Monday, March 10, 2014

The Time Traveller's Wife by Audrey Niffenegger

The Time Traveler's Wife

Audrey Niffenegger
Vintage, 2004

Reading Challenges
100 + Challenge

About The Book
This extraordinary, magical novel is the story of Clare and Henry who have known each other since Clare was six and Henry was thirty-six, and were married when Clare was twenty-two and Henry thirty. Impossible but true, because Henry is one of the first people diagnosed with Chrono-Displacement Disorder: periodically his genetic clock resets and he finds himself pulled suddenly into his past or future. His disappearances are spontaneous and his experiences are alternately harrowing and amusing. The Time Traveler's Wife depicts the effects of time travel on Henry and Clare's passionate love for each other with grace and humour. Their struggle to lead normal lives in the face of a force they can neither prevent nor control is intensely moving and entirely unforgettable. - See more at:

My Thoughts
We are reading this book for book club this month. It is only the third or fourth time I've read it and it feels like I've come back to visit old friends. Yet there were still parts that I had forgotten about, as well as parts that I remembered quite well.

We've talked about this book in both of the book groups I run at work and I think there have been mixed responses each time. This time one lady was rather concerned about the fact that Henry appeared before a very young Claire without any clothes and her thoughts immediately went to child a. Other responses have been that the characters aren't very nice and that it isn't a happy love story.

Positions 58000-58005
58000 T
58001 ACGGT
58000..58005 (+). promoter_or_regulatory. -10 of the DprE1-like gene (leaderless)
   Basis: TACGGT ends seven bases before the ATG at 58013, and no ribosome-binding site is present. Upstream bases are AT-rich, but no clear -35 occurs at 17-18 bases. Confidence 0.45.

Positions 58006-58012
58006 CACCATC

All of these views are valid. Although I don't happen to agree with them... well ok they aren't nice people... but they aren't completely repellant, so that I am able to suspend belief enough to really enjoy the story... And well hello it's about time travel!! Really the characters could have been really bad and I still would have enjoyed it because it makes time travel some what of a fictional reality.

It isn't a happy love story and this time I guess I was struck by the fact that both Henry's father and Claire don't recover from the death of their spouse. By recover I mean move on with their lives. I believe in true love but I don't believe that there is just one person for everyone. We don't really see enough of Henry's parents relationship to know why his father never moved on. With Claire, we know that there is the possibility that Henry will see her again, that keeps her waiting for him. Perhaps Henry telling her that he will come back was his perverse way of keeping her for himself.


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